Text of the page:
Friday, April 1, 2016

3 1/2 Minutes Ten Bullets - Film

(C) 2016 by Rych McCain, All Rights Reserved. No part of this column may be reprinted, re-posted or duplicated without written permission from Rych McCain Media/Syndication. Violation is subject to applicable laws.

3 1/2 Minutes Ten Bullets - Film

Rych McCain Nationally/Internationally Syndicated Entertainment Columnist and Facebook (Like Me)

Film Director Marc Silver Breaks Down The Making Of

3 ½ Minutes, Ten Bullets

This interview was previously published in June 2015 but was not included in this blog

   On Black Friday 2012, four Black teens stopped at a gas station to buy gum and cigarettes. The music from their car was blasting too loud for a White man named Michael Dunn who was parked adjacent to them. Dunn got out and ordered the teens to turn their music down. One of the teens, Jordan Davis objected and an argument ensued between him and Dunn. The confrontation escalated to point where Dunn went to his vehicle and retrieved a gun. He then fired ten rounds into the car of the unarmed teens as they were trying to back out to escape. 

Jordan Davis
Unfortunately, Davis was hit and killed instantly Dunn obviously acted bold and brazen assuming that Florida’s Stand Your Ground self-defense laws would give him immunity from his heinous act. 3 ½ Minutes, Ten Bullets is a documentary on this tragic event that give us a close look at all out the parties involved both in and out of the courtroom.

Marc Silver The Film's Director
The film was directed by Marc Silver who joined on to the project after Producer Minette Nelson was challenged by her son to use her position as a film maker to help correct the Jordan Davis incident. How did Silver get involved? He says, “I was lucky enough to be invited to meet Jordan’s parents. We spent a week together in Jacksonville and Atlanta where his parents lived separately. We just hung out and we learn more about who Jordan was and what happened and kind of just started to think about what these three and a half minutes, the time that these two cars were next to each other in the gas station, what they came to represent. And in that time, I was looking at this idea that in that tiny amount of time you could look at racial profiling, access to guns and these laws that give you the kind of confidence to use their guns. That is how we began the journey and we manage to get access to film in the courtroom and then as time unfolded as we were in the edit Ferguson happened and obviously many other cases since Ferguson, and that’s when the film started to speak back to us differently although we didn’t change anything. Then suddenly those three and a half minutes became more than we had originally envisioned.”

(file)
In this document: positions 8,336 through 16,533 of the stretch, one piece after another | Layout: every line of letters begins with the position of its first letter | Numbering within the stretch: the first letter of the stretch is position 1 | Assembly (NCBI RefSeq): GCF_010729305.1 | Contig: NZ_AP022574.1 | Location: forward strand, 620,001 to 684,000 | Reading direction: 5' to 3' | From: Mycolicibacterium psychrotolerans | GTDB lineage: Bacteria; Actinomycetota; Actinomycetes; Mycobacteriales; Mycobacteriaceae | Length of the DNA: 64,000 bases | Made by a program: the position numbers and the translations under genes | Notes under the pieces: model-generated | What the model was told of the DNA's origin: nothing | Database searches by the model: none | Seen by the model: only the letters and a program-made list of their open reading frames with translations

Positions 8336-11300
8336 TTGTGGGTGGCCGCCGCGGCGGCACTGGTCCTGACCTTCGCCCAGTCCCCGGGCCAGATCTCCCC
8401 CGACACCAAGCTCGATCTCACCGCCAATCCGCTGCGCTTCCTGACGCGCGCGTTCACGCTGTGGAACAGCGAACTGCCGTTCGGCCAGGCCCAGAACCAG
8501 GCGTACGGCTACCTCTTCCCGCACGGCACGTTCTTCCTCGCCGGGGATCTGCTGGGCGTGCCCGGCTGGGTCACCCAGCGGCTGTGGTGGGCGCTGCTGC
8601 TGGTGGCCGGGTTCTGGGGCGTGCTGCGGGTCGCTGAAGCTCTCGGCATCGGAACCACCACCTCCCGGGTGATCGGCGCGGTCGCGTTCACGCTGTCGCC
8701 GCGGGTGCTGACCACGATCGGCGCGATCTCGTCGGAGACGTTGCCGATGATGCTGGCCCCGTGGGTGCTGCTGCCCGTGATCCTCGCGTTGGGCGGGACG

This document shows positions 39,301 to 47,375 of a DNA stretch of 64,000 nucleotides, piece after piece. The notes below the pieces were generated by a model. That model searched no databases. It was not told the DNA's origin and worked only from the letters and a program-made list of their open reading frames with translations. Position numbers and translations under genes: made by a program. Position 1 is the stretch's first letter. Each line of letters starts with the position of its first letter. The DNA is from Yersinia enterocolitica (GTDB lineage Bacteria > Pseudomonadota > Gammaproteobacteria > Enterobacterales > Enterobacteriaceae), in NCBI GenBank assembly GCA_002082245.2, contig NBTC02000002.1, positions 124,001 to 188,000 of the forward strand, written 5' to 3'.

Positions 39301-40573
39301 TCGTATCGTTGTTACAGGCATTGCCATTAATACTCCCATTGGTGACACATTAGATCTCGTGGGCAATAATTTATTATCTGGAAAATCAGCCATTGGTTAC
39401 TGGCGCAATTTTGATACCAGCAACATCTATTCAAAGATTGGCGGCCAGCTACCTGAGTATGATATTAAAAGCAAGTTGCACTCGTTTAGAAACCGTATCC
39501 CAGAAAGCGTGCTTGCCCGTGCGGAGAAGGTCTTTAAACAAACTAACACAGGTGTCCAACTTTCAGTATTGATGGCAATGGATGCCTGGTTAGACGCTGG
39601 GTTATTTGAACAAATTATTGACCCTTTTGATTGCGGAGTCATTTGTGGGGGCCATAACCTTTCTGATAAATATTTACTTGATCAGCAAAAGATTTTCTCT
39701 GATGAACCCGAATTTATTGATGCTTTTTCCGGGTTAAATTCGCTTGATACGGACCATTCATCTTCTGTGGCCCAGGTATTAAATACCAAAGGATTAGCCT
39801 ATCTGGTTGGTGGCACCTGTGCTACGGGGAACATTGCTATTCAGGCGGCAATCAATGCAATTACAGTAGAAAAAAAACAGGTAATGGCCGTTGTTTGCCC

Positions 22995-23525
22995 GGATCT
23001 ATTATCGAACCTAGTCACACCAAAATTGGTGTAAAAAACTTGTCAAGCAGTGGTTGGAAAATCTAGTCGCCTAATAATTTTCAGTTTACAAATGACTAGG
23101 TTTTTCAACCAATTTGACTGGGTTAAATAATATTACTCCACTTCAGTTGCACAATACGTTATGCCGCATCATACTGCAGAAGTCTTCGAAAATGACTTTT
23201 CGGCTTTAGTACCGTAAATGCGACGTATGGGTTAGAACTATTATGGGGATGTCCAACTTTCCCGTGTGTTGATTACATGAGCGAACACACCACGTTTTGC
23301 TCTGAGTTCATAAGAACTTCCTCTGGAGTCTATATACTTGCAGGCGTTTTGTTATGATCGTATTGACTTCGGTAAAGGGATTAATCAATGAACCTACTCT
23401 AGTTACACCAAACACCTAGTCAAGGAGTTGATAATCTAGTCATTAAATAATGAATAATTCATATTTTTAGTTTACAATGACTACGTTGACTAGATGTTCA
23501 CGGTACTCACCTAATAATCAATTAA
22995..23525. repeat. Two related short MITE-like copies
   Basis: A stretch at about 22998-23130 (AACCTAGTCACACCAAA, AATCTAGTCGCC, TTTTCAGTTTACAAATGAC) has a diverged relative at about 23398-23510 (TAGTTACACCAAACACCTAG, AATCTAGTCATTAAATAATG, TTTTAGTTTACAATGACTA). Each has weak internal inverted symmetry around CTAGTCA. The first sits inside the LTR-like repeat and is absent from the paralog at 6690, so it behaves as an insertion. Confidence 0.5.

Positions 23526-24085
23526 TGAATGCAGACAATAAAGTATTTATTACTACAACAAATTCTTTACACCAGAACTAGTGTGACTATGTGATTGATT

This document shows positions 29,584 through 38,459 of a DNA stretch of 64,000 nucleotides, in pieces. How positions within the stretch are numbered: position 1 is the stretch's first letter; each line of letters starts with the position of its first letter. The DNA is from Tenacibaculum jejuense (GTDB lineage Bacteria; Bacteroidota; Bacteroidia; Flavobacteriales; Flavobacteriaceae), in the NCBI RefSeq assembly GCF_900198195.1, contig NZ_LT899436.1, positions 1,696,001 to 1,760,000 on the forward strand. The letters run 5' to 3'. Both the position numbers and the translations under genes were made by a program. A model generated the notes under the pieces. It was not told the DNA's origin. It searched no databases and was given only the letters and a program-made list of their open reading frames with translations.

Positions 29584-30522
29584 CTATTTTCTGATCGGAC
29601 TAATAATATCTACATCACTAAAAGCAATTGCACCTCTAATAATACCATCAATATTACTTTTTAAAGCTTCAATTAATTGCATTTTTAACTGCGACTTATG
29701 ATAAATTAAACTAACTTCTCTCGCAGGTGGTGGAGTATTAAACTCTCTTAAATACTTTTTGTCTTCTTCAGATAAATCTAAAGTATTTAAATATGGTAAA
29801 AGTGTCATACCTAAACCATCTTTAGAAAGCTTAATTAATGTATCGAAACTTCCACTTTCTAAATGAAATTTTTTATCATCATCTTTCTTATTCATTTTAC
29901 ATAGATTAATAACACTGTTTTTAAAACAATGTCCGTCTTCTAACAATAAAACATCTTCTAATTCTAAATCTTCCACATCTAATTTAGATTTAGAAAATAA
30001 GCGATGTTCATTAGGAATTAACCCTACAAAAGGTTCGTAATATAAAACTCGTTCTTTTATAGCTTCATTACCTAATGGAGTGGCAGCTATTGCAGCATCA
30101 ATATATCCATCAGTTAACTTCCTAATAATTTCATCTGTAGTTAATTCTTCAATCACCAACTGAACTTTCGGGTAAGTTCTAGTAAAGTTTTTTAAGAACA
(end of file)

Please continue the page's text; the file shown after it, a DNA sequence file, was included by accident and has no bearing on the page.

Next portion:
Protesters rally
     What did Silver learn from this experience particularly in the courtroom? He laughs and says, “Shocking. I found two things that were shocking during the trial and I also wouldn’t have ever understood unless I had been sitting and filming the whole trial. And those two things were one, that race was never allowed to be discussed in the courtroom because Michael Dunn (the gunman) wasn’t apparently racist in the moment of the shooting because no witnesses heard him say anything that was racist. Therefore, the defense lawyer, in pre-trial hearings had convinced the judge that it wouldn’t be fair if we talked about race during the trial.  I thought that was an incredible revelation. Then there became this crazy juxtaposition where we were inside the court filming, race not being allowed to be discussed, and then you go outside and everybody whether physically in front of the courthouse or on the airwaves in Jacksonville, they all knew it was about race. That revealed and element of institutional racism. 

        Then I thought the other interesting thing for me was in the courtroom was Ironically you have the seal of Florida with in “God We Trust” as if this is a hollowed type justice happening and really I just felt like watching the defense lawyer and the prosecuting lawyer I almost felt like it was a bit like being an editor. Like whoever can edit the best story of what happened during this three and a half minutes is going to win.” 

Convicted Murder Michael Dunn serving life in prison
After the first trial ended in a mistrial justice did prevail in the second trial and Michael Dunn was convicted of first degree murder and sentenced to life.

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